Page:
Senator Lindsey Graham of South Carolina, among President Trump’s staunchest defenders, has publicly — if gently — called on the president to “tell us as much as he can without compromising executive privilege, so that we can understand what happened.”
The senator is referring to a whistle-blower complaint with the inspector general of the intelligence community, Michael Atkinson, detailing multiple concerning acts by Mr. Trump, including inappropriate promises he may have made to a foreign leader.
In a radio interview on Monday, Mr. Graham predicted that “President Trump is going to blow you away with his willingness to disclose and be transparent about this phone call, because I think he did nothing wrong and he has nothing to hide.”
Mr. Trump would be wise to listen to Mr. Graham.
The president, who says he did nothing wrong, should welcome the opportunity to let Congress clear up this matter. Mr. Atkinson, a Trump appointee, found the complaint to be of “urgent concern and credible,” prompting him to alert the acting director of national intelligence, Joseph Maguire. Under federal law, Mr. Maguire had a responsibility to deliver the inspector general’s findings to Congress within a week. Instead, the Department of Justice advised Mr. Maguire not to pass along the report. Mr. Atkinson felt compelled to alert Congress to the existence, but not the contents, of the complaint.
As subsequent reporting has revealed, among the whistle-blower’s core allegations is that Mr. Trump pressured a foreign government to take steps that would damage a political rival, former Vice President Joe Biden, the front-runner for the Democratic presidential nomination. In a July phone call with the newly elected president of Ukraine, Volodymyr Zelensky, Mr. Trump is said to have repeatedly urged Mr. Zelensky to work with Rudy Giuliani, the president’s personal lawyer, on a corruption investigation of Mr. Biden, focused on the tenure of Mr. Biden’s son Hunter on the board of a Ukranian gas company.
At issue is not whether Mr. Trump spoke to his Ukrainian counterpart about Mr. Biden or even whether he accused Mr. Biden of corruption. The president acknowledged as much on Sunday, when he told reporters, “The conversation I had was largely congratulatory, with largely corruption, all of the corruption taking place and largely the fact that we don’t want our people like Vice President Biden and his son creating to the corruption already in the Ukraine.”
This jibes with what Mr. Giuliani said — far more combatively — in a Thursday interview on CNN. Pressed on whether he had asked Ukrainian officials to look into Mr. Biden, Mr. Giuliani initially said no, then, upon further questioning, declared, “Of course I did!”
Whatever the nature and impetus for Mr. Trump and Mr. Giuliani’s pressure campaign, it came at a delicate moment in relations between the United States and Ukraine, a former Soviet republic. This summer the Trump administration, without any warning, temporarily held up $250 million in military aid aimed at helping Ukraine defend itself against aggression by Russia. At the time, the administration said it was reviewing the program to make sure the money was being used in the best interest of the United States. The money was released this month, the same week that three House committees announced plans to look into whether Mr. Trump had pressured Ukraine to investigate his political rival and whether his administration had suggested, explicitly or implicitly, that the aid money was contingent on that help.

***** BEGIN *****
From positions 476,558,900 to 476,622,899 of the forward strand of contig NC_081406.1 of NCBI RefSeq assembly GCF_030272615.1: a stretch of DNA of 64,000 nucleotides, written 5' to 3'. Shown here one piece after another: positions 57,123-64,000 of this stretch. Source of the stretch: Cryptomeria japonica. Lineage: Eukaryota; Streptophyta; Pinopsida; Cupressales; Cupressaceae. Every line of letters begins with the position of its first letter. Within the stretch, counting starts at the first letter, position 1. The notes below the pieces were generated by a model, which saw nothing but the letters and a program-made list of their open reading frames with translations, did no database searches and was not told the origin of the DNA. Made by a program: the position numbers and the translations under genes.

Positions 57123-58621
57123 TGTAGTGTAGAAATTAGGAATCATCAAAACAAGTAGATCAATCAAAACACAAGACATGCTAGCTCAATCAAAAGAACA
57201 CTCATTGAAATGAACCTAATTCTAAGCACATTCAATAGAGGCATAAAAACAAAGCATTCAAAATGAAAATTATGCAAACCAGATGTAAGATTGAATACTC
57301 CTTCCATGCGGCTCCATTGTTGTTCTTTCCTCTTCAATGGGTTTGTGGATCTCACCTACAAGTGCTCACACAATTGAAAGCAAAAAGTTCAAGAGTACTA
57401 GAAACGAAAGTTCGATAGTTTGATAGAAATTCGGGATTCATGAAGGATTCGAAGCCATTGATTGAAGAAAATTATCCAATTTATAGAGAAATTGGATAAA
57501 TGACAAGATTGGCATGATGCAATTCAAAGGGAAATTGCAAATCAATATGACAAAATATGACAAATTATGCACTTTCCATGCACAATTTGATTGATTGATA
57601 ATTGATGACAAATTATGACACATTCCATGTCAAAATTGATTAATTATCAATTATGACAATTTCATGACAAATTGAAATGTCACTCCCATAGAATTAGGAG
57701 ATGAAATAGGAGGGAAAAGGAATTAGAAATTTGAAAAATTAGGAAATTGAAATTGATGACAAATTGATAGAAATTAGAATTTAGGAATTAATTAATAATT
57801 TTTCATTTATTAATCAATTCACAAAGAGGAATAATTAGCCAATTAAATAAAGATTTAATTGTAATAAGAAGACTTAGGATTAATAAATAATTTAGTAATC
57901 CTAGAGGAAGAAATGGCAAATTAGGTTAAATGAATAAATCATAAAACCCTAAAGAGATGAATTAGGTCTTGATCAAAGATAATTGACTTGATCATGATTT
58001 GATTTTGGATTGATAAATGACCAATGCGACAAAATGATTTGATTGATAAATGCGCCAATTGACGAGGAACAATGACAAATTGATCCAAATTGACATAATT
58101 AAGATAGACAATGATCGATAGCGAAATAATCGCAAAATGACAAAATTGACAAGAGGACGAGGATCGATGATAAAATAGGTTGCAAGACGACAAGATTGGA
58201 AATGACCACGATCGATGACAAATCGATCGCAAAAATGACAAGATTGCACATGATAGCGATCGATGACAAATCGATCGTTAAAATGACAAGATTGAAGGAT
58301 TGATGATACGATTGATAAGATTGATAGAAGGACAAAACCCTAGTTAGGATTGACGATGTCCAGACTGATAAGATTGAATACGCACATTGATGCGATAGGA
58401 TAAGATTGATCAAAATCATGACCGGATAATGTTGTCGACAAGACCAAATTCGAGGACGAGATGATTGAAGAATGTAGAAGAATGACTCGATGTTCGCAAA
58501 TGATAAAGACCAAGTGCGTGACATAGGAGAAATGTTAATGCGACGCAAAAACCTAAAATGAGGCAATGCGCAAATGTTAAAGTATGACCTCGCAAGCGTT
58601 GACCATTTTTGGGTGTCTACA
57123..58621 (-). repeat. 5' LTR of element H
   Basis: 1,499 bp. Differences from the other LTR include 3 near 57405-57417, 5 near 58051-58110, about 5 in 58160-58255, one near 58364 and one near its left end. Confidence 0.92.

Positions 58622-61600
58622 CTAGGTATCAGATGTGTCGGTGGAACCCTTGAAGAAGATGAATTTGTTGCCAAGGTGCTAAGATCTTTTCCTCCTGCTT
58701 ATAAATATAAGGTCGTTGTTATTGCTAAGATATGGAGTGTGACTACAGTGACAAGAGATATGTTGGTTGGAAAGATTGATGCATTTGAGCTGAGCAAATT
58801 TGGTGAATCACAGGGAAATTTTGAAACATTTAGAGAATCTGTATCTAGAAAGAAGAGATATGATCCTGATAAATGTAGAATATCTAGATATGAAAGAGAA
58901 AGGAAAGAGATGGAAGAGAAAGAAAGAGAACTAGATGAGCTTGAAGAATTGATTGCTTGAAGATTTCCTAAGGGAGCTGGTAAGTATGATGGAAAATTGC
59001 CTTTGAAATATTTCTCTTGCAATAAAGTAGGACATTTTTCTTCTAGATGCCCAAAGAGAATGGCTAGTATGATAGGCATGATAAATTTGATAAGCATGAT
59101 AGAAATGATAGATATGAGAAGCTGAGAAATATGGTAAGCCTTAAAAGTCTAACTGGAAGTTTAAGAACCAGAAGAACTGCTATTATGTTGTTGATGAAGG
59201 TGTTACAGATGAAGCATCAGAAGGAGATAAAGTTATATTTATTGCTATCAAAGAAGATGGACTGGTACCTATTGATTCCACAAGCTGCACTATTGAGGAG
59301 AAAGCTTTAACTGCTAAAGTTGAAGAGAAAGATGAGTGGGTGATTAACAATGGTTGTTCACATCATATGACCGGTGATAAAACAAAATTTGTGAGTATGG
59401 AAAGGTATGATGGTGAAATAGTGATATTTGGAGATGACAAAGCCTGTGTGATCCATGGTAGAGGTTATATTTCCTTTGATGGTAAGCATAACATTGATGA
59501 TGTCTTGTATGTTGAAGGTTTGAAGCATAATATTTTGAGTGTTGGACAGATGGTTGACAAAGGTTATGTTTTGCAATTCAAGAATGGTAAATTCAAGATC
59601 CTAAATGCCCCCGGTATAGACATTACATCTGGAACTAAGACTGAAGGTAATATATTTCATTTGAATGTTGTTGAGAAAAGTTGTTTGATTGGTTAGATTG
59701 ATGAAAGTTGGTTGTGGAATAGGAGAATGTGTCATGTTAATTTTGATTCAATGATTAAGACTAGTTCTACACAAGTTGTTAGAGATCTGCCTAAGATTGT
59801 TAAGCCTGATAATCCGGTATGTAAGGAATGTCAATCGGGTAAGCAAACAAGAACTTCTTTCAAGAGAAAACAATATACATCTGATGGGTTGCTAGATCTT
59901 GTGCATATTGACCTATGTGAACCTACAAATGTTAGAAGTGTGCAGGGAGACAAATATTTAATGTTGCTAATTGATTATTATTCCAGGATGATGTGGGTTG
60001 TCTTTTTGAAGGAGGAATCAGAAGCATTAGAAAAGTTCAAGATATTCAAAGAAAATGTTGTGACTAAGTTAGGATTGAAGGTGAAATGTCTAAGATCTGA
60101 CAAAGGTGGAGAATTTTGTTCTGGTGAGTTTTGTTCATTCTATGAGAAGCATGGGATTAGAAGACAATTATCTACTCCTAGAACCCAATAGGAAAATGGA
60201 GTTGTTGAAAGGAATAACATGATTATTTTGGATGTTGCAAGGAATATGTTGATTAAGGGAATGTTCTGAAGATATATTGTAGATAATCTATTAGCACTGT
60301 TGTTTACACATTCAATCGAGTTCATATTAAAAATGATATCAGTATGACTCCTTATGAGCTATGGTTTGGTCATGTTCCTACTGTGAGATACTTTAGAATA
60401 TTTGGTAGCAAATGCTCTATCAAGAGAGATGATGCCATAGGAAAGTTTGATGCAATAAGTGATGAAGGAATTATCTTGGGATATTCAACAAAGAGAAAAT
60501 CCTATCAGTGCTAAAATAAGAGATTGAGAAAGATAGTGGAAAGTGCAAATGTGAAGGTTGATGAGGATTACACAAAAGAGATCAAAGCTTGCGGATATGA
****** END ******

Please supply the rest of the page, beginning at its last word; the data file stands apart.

This is a complicated situation, and there are serious questions begging to be cleared up. The White House has worked to prevent that from happening. By refusing to turn over the whistle-blower report, the administration is following the same playbook it has used for all of Congress’s inquiries: deny, deflect and delay — possibly indefinitely.
This time, lawmakers seem disinclined to tolerate such presidential contempt. In a letter on Sunday to fellow House Democrats, Speaker Nancy Pelosi warned, “If the administration persists in blocking this whistle-blower from disclosing to Congress a serious possible breach of constitutional duties by the president, they will be entering a grave new chapter of lawlessness which will take us into a whole new stage of investigation.”
Ms. Pelosi gave the administration a deadline of Thursday, when Mr. Maguire is set to appear before the House Intelligence Committee, to turn over the whistle-blower’s “full complaint” and to “establish a path for the whistle-blower to speak directly to the House and Senate Intelligence Committees as required by law.”
In addition to Mr. Graham, Senator Mitt Romney, Republican of Utah, called on Mr. Trump in a Sunday tweet to end the stonewalling: “If the President asked or pressured Ukraine’s president to investigate his political rival, either directly or through his personal attorney, it would be troubling in the extreme. Critical for the facts to come out.”
Critical indeed. This should not be a partisan issue. Lawmakers from both parties have an interest, and a duty, in making clear that any president, in accordance with the law, is accountable to Congress.
The Times is committed to publishing a diversity of letters to the editor. We’d like to hear what you think about this or any of our articles. Here are some tips. And here’s our email: [email protected].
Follow The New York Times Opinion section on Facebook, Twitter (@NYTopinion) and Instagram.
Source: Read Full Article